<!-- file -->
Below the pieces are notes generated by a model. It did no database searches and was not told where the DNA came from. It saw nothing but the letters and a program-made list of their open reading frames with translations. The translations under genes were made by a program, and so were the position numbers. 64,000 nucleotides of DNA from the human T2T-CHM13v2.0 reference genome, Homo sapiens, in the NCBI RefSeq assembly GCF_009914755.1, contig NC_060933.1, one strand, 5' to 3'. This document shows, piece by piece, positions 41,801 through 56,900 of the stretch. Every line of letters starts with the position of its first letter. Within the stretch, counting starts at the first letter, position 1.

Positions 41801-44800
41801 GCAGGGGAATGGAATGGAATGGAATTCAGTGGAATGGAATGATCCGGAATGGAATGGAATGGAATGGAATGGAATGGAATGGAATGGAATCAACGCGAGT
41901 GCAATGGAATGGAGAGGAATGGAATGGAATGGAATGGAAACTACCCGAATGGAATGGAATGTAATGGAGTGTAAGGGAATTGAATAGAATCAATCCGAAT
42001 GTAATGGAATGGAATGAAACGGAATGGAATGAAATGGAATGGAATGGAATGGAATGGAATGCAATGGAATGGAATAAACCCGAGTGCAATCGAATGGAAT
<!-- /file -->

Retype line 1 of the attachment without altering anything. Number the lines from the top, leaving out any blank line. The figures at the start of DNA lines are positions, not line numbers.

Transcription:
Below the pieces are notes generated by a model. It did no database searches and was not told where the DNA came from. It saw nothing but the letters and a program-made list of their open reading frames with translations. The translations under genes were made by a program, and so were the position numbers. 64,000 nucleotides of DNA from the human T2T-CHM13v2.0 reference genome, Homo sapiens, in the NCBI RefSeq assembly GCF_009914755.1, contig NC_060933.1, one strand, 5' to 3'. This document shows, piece by piece, positions 41,801 through 56,900 of the stretch. Every line of letters starts with the position of its first letter. Within the stretch, counting starts at the first letter, position 1.